BBA Quantitative Analysis for Business'94; Honorary Fellow of City University of Hong Kong 2013
Last June, Francis Ngai went to the Gobi March Ultra-Marathon (250km), one of the Four Deserts Marathon. He physically carried the dreams (written on paper) of his colleagues and friends to the race, hoping to call forth their dreams and the perseverance needed to fulfill those dreams.
This April, Francis went on his second extreme marathon, the North Pole Marathon (42.2km), the world’s coolest marathon at minus thirty degrees Celsius. This time, Francis ran for a social cause, for Green Monday: to encourage all Hong Kong citizens to go meatless on Mondays, one day a week. If the seven million Hong Kong citizens were to pledge for the cause, it would be equivalent to removing 86,000 cars from the streets.
One baby step at a time, and soon it could have a great impact on the world through collective action.
Francis Ngai and Kason Fok, graduates of Quantitative Analysis for Business in 1994 and Public Administration and Management in 2003 respectively, and six other teammates joined the North Pole Marathon together for a mission. Many people cannot see the physical impact of global warming and the urgency of environmental protection. “I hope to grab this opportunity to provide Hong Kong citizens with first-hand information on global warming.” Francis said.
In the 2013 Travel and Tourism Competitiveness Report, Hong Kong’s Environmental Sustainability score is ranked one hundred eighteen among the one hundred forty regions/countries (118/140). The index suggests that the level of environmental protection is insufficient to maintain Hong Kong’s future environment.
Given that Hong Kong is the world’s top meat consumption city and that meat consumption is one of the major causes for global warming, Francis feels the urgency for changing the habits of Hong Kong citizens. He is the founder and CEO of Social Venture Hong Kong (SVHK), a non-profit organization that provides all-round support to social enterprises such as Green Monday. This was also Francis’s mission during the North Pole Marathon.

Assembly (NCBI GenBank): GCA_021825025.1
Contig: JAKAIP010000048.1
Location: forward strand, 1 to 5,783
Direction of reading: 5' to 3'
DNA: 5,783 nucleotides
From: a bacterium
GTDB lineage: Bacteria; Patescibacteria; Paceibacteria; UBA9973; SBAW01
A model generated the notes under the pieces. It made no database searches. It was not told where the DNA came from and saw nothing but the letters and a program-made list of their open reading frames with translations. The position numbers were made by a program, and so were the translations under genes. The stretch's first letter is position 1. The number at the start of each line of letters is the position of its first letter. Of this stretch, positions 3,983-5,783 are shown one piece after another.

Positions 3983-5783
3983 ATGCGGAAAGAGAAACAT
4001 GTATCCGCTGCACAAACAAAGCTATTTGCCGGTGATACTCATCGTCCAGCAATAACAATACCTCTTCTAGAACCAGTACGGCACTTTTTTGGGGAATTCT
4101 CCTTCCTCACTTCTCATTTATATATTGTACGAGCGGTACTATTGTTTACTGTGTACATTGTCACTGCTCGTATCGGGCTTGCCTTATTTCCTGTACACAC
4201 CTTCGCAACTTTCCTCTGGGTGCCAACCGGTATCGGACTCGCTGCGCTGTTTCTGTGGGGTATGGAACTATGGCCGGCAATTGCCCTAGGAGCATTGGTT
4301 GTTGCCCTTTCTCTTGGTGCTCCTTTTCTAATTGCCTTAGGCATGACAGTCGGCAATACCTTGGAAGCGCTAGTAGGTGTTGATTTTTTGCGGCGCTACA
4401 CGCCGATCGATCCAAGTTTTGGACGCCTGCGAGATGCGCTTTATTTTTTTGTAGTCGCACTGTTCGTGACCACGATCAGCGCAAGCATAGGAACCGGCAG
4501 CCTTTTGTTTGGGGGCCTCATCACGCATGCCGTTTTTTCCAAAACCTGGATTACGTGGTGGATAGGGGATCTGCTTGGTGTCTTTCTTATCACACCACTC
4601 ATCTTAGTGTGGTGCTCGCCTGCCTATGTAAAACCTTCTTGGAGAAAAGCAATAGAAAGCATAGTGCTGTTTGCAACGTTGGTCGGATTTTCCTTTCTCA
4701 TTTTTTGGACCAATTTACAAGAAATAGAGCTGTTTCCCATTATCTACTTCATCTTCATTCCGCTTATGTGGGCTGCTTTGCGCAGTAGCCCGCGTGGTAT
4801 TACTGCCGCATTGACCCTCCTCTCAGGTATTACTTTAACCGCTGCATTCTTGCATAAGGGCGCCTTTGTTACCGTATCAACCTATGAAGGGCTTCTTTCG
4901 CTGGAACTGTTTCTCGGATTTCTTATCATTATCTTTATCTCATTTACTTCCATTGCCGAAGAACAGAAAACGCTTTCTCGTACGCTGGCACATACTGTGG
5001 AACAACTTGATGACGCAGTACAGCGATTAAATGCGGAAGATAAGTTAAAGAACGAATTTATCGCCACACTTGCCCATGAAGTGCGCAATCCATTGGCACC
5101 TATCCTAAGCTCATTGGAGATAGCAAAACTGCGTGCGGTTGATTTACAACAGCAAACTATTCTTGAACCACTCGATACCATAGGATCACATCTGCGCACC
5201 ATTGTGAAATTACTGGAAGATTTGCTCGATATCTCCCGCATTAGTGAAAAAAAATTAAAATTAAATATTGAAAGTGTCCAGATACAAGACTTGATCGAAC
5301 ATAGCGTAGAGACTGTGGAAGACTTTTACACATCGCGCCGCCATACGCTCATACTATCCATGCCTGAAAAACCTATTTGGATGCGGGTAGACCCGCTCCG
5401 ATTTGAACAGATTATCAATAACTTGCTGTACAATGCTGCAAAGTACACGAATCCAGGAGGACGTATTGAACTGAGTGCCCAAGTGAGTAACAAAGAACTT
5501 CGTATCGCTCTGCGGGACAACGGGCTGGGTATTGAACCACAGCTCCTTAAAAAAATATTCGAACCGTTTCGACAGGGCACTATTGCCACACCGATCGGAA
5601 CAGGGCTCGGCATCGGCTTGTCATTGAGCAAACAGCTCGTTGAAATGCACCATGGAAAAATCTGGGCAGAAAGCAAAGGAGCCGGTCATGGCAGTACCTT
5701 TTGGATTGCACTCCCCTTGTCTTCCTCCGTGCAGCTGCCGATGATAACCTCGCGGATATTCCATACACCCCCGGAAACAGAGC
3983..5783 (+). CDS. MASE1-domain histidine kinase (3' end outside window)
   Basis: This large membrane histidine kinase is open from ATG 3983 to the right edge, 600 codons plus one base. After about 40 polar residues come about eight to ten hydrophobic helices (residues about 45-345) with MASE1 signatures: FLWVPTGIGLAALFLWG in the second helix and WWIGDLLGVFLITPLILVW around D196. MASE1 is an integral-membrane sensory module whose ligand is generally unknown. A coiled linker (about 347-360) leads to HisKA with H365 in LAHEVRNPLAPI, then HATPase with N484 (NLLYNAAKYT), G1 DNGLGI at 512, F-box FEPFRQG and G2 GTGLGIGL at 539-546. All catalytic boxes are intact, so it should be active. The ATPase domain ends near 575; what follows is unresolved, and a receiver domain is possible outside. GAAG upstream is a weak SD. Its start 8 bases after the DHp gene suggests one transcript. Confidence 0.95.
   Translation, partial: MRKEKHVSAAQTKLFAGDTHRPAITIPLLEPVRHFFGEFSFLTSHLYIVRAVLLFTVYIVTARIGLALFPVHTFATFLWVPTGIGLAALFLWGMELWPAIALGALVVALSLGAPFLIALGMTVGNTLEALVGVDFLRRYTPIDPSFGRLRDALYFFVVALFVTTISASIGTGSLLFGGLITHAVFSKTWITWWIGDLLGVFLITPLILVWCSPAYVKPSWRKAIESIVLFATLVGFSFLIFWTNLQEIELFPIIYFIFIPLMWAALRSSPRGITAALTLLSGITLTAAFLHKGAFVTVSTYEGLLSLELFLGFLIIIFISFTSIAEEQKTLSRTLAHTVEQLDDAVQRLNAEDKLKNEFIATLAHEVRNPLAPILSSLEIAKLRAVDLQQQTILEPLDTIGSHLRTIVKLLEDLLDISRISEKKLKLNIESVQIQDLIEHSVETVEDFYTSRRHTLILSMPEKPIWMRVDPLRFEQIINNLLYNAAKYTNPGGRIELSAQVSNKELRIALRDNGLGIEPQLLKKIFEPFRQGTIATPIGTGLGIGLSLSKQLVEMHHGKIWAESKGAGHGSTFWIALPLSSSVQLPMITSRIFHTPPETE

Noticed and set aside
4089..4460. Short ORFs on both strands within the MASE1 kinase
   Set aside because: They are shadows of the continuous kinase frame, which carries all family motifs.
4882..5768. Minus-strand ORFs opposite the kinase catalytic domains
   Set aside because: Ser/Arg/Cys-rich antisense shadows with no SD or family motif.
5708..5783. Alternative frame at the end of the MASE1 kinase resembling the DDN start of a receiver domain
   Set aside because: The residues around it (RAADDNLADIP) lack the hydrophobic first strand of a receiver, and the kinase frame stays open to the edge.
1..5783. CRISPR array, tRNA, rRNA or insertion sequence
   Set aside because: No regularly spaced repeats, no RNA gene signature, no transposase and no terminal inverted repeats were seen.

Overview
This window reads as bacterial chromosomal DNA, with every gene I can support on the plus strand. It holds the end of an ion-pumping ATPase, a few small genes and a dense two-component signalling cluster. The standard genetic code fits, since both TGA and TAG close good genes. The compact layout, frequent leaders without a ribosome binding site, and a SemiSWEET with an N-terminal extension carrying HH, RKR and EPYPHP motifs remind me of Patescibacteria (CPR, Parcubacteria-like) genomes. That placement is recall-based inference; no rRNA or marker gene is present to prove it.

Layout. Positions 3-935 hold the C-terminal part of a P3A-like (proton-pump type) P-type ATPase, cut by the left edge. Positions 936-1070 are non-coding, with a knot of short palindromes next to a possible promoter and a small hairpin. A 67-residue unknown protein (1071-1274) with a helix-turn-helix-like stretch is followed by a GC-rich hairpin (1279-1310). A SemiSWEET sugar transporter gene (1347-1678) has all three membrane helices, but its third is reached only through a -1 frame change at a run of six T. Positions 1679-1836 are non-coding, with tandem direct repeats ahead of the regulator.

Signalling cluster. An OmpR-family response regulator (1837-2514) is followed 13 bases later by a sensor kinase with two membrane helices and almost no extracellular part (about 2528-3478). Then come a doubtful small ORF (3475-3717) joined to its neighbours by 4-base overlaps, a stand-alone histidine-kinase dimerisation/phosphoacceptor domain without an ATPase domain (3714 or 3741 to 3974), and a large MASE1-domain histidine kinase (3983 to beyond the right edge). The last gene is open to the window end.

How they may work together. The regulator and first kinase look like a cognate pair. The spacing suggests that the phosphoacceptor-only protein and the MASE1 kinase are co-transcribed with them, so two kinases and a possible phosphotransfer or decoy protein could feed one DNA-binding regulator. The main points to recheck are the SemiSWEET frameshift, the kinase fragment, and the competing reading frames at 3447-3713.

Francis started running marathons twelve years ago. Apart from being the simplest and most convenient form of exercise, he believes that marathon is the “fairest sport in the world.” You can complete it irrespective of where you come from and the profession you are in. The most important factors are constant training and perseverance to keep moving forward.
There is no single winner in a marathon; everyone is a winner. Runners can choose their own pace, attitude, and goal in each marathon. This is like a reflection of our daily lives.
When asked about the difference between extreme marathons and working at a social enterprise, Francis said, “There are no differences between the two!” Life journey is like running a marathon. It is a long lasting battle; one must persevere until the end.
“To Environmental Protectionists and Social Entrepreneurs of Hong Kong: When you feel lost and bitter, pause and think, there are many people along the same path as you, pragmatically moving forward, step by step. Let us use our lives to change the lives of others.” – Francis Ngai
( Aug 2013 )
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